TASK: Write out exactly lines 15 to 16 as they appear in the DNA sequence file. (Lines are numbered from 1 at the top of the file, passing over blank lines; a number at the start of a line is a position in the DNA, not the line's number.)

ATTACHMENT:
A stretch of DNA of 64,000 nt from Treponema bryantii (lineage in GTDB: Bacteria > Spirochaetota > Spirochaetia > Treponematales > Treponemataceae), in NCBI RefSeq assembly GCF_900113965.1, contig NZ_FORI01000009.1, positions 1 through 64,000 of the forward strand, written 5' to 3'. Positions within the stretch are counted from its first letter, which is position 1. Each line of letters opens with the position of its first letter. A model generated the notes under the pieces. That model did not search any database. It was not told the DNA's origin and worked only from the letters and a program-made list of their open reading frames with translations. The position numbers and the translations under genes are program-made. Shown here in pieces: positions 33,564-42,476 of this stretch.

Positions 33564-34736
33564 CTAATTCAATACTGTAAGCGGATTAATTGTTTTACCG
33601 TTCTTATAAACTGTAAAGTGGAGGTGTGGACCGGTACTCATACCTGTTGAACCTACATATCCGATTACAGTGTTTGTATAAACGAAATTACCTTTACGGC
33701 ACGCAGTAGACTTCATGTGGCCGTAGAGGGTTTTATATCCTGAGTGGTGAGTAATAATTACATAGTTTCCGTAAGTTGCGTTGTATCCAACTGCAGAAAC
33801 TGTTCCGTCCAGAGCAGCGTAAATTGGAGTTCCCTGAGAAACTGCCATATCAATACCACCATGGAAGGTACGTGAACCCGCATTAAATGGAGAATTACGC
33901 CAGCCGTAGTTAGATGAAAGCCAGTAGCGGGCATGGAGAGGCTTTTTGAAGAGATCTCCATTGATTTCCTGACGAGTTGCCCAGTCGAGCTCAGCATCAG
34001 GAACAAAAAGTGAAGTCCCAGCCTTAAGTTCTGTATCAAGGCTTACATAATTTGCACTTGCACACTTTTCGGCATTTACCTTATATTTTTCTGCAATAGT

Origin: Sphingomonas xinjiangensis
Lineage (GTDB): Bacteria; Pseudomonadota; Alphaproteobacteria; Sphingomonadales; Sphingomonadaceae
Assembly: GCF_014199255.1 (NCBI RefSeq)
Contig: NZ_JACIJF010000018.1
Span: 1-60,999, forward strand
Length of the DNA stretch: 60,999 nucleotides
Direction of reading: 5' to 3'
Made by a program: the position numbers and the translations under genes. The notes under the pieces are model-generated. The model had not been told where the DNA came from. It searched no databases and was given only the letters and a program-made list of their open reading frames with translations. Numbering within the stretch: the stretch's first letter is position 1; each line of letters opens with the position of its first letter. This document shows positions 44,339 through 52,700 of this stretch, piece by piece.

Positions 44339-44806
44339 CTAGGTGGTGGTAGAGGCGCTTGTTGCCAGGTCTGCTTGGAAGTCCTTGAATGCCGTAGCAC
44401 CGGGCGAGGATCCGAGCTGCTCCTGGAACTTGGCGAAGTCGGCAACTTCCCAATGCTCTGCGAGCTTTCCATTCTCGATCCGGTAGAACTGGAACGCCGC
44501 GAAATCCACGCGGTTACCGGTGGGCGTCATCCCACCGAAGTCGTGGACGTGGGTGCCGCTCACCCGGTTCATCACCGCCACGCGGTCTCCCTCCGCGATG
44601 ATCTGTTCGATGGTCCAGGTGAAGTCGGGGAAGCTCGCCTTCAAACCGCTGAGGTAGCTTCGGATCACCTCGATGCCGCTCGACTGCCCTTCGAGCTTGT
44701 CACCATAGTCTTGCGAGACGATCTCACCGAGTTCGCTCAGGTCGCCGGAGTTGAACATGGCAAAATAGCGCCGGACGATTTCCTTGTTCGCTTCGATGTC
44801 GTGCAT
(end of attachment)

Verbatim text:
Direction of reading: 5' to 3'
Made by a program: the position numbers and the translations under genes. The notes under the pieces are model-generated. The model had not been told where the DNA came from. It searched no databases and was given only the letters and a program-made list of their open reading frames with translations. Numbering within the stretch: the stretch's first letter is position 1; each line of letters opens with the position of its first letter. This document shows positions 44,339 through 52,700 of this stretch, piece by piece.